so 56 like i said is a pretty good guess if you do it its actually 55 and 2/3 or something like that so.. you get very close very fast when you average the 2 rectangles so what else could we do for the rectangle? well instead of using the left side or the right side we could use the midpoint so suppose i wanted to do this with midpoints 
38:04  so if i had a midpoint
then instead of finding f(0) or f(1)
well now whats happening?
well now i find the area of the rectangle by going to the middle of each of these so notice what happens when you go to the middle part of the rectangle is above the curve 
38:33  and part of the rectangle
is below the curve
see that?
so one side is above and one side is below by the way these are curves that are going up when the curves are going down the right hand side gives you the lower estimate and the left hand side gives you a higher estimate of course the curve could go up and down so one is not always bigger and one is not always smaller so if i wanted to get the midpoints, well these are 1/2 
39:02  3/2 5/2 and 7/2 the width of these rectangles is still 1 the height is f(1/2) plus 1.. at the 3/2 1.. at the 5/2 and 1 at the 7/2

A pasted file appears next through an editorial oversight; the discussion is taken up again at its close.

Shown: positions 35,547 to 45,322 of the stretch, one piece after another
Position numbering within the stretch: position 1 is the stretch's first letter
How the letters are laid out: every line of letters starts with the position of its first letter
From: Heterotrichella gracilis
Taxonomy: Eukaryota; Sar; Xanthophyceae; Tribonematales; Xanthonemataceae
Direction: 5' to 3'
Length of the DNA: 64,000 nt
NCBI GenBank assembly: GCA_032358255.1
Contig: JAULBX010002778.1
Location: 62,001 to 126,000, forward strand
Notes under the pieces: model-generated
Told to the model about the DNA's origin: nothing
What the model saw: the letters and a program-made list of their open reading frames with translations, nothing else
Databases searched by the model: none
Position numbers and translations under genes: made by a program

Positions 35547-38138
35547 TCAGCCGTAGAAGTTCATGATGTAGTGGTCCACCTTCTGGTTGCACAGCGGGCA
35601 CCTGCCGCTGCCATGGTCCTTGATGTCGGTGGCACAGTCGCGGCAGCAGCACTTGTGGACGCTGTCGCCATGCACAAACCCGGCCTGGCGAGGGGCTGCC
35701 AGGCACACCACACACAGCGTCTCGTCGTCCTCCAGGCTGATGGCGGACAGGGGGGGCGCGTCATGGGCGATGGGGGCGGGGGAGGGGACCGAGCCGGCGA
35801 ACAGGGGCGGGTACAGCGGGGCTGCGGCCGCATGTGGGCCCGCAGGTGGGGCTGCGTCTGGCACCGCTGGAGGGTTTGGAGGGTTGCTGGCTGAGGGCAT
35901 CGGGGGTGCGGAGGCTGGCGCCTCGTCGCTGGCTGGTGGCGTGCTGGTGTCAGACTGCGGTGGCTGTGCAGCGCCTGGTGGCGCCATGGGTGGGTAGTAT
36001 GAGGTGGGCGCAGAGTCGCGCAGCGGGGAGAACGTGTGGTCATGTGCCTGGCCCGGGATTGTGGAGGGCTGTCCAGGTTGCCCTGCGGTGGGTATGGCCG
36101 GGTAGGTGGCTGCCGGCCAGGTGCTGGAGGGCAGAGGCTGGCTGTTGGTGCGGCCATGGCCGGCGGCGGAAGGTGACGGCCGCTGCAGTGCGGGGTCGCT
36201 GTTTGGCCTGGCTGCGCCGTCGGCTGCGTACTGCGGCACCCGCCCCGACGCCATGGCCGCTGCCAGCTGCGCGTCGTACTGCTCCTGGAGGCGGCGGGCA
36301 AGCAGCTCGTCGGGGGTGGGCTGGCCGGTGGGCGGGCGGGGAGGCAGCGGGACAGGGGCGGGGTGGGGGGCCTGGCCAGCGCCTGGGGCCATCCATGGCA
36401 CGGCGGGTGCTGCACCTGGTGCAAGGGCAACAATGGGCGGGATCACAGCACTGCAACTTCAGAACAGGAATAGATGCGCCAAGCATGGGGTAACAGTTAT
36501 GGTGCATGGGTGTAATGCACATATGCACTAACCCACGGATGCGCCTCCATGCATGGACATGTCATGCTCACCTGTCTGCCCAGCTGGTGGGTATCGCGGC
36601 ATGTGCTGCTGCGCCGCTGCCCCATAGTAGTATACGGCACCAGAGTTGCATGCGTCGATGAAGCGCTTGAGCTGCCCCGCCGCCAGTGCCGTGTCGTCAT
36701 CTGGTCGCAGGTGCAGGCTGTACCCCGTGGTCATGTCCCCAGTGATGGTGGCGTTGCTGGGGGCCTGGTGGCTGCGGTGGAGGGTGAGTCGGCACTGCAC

39:30  remember no calculators in MAT126 so f(1/2) is 7/2 f(3/2) is 15/2 correct me if im wrong f(5/2) is 31/2 and f(7/2) is 55/2 i think thats right 
40:03  and so you get 108/2
or 54
you just trust me on that?
you can use your calculators and make sure i didnt make a mistake and notice, thats not the same as adding the 2 and cutting it in half okay? its not quite the same as halfway between the left and the right hand rectangles because the midpoint, because the piece thats above and the piece thats below are not 
40:30  exactly the same size
so thats why its not the same as averaging the left and the right
how do you feel about these so far?
do you love them? so how can i make it a little harder? i kind of have to make it harder because you know thats my job 
41:15  i make it harder by doing things that make them as infinite 
41:48  lets just work on the notation so everyone understands the notation i think thats the hard part the infinite part is actually kind of easy 
42:07  okay
so you imagine you have your curve it doesnt matter what the curve looks like
okay? and youre gonna start here and youre going to finish here
and you have an infinite number one of these
okay not just to have 1 or 2 or 3 of them you have a lot of them
so how would you do that?

42:30  well first lets just do n of them
lets not worry about an infinite number for the moment
so how wide would each of these be?
well if theres n of them then the width of each one is (ba)/n okay? so lets do this so lets say this was from 2.. to 10... and there were 6 of them right? well id say the distance from 10 to 2 is is 102 and you divide it by 6